Long Island City (Queens) tour
Queens in flux: great views of Manhattan, waterfront parks, industrial heritage, historic district, and embedded arts community. Also, a riot of new development.
Lonely Planet named Queens the United States's top tourist destination in 2015. This tour focuses on one of Queens's most interesting neighborhoods, which New York magazine in 2017 said was the fastest-growing neighborhood in the USA. In November 2018, Long Island City was named as one of the two locations for Amazon's second headquarters. In February 2019, Amazon pulled out. In 2021, the New York Times pronounced LIC the neighborhood with city's fastest-growing Asian population.
The jumble of Long Island City in far western Queens just south of the Queensboro Bridge presents echoes of the past, like working lofts and a gem of a historic district (the fourth-best block in the city, Time Out NY once said).
But it’s more notable for furious growth, with booming new office, residential, and hotel development at Court Square and Queensboro Plaza, not necessarily great architecture, and high-rise housing along the waterfront, including Queens West and Hunters Point South, the site once planned for the Olympic Village.
Much remains in flux, which is why LIC might be considered multiple sub-neighborhoods. And the Amazon announcement, as well as a new report (my coverage) on the unexpected transformation of LIC into a high-end residential neighborhood, raises questions about equitable growth.
Long Island City tour highlights
The stunningly situated Gantry Plaza State Park incorporates old gantries used in shipping. It retains an iconic (if relocated) Pepsi sign. Other manufacturing buildings in the area have been converted to residential or new commercial use. However, the legendary Five Pointz graffiti mecca is a ghost, replaced by new development.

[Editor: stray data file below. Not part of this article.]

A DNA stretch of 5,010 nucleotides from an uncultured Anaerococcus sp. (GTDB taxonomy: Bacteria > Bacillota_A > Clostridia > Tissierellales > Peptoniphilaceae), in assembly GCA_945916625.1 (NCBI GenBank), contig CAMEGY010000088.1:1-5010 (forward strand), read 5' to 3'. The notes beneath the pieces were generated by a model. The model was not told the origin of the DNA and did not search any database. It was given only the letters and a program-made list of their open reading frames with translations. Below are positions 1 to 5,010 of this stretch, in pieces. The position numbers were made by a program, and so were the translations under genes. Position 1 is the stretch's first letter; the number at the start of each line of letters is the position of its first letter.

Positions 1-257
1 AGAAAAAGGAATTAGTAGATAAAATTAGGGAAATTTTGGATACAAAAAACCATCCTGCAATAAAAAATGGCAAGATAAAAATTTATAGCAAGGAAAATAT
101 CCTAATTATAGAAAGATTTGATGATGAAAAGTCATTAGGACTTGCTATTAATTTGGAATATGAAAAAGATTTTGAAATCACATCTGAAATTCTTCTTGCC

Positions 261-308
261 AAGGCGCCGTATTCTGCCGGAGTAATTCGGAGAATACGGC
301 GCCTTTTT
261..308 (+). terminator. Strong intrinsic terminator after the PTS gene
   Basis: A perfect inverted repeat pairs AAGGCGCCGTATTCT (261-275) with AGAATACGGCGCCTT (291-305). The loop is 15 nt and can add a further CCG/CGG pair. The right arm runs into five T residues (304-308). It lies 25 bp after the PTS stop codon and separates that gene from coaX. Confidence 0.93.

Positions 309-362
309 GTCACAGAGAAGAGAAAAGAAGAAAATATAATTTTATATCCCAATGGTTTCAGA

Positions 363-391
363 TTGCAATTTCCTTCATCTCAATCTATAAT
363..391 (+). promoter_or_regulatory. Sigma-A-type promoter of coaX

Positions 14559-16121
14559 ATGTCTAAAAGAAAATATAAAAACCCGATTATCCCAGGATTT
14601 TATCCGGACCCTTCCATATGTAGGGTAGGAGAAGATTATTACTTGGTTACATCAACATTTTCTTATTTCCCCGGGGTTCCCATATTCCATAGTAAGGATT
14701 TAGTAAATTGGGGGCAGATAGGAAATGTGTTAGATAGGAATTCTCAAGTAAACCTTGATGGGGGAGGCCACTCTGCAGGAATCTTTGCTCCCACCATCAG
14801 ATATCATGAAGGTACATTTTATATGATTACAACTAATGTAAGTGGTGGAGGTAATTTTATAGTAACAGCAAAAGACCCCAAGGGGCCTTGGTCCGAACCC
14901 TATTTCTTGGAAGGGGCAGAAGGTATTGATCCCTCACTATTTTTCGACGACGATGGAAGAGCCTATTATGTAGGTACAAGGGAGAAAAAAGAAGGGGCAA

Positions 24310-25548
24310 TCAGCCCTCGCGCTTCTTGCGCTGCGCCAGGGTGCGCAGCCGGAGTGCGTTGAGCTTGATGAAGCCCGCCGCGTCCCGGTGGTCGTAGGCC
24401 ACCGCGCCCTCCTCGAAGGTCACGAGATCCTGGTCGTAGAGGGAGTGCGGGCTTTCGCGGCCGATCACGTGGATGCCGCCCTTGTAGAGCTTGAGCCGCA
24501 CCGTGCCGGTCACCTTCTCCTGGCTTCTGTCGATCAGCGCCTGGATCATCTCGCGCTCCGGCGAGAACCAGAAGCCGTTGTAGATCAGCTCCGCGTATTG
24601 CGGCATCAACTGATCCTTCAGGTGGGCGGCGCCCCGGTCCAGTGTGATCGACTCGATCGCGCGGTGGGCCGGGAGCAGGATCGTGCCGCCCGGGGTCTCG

Though the number of artists has declined somewhat, there are still several buildings filled with artists' studios, stalwarts in the annual LIC Open Studios weekend in May. LIC contains several arts destinations, notably MoMA PS 1 and the Sculpture Center, which we pass on our tour, as well as places further afield, including the Noguchi Museum and Socrates Sculpture Park.
The historic manufacturing district, which took advantage of transportation--the Queensboro Bridge, the Midtown Tunnel and subway and rail lines--has declined, as new development rises.
Today, Long Island City is full of juxtapositions, with the borough's tallest building near a classic courthouse and the refurbished schoolhouse that's now MOMA PS1 Queens.
Vernon Boulevard, the main shopping street, retains its historic scale, even as it gains many new businesses, including restaurants, teahouses, and bars. (Some early gentrifiers are being gentrified out.)
The waterfront, with its new parks, towers, and stunning views, is a short walk away. This is the most "Brooklynized" part of Queens, for better and for worse, echoing some of the history and experience of Williamsburg, Greenpoint, and DUMBO, as well as Battery Park City in Manhattan.
Note: Long Island City is vast, and typically this tour does not go north of the Queensboro Bridge. We can extend north of the bridge if we have time and energy. And we can combine this with a tour of adjacent Sunnyside and the eastern section of Long Island City.
Distance from Midtown Manhattan: 15-25 minutes, by subway/taxi, also accessible by East River Ferry
Basic tour length: 2.5 hours (see fees)
Starting place: Varies, but typically Court Square; we can start at your hotel or Queensboro Plaza, as well
Ending place: Varies, but typically waterfront
Highlights: History, architecture, new development, waterfront views, parks, arts institutions
Before tour: Visit Sculpture Center or MoMA PS1
After tour: Rockaway Brewing; take NYC Ferry to Greenpoint, Williamsburg, DUMBO, Wall Street, or East 34th Street
Potential tour extensions: more LIC above Queensboro Bridge, Sunnyside & LIC East, Greenpoint, Williamsburg
Why I like leading this tour: I've spent a lot of time in LIC over the last 12 years and enjoy showing locals and visitors how it's changed so much--and has sections and streets that are dramatically different. Plus: the waterfront is spectacular.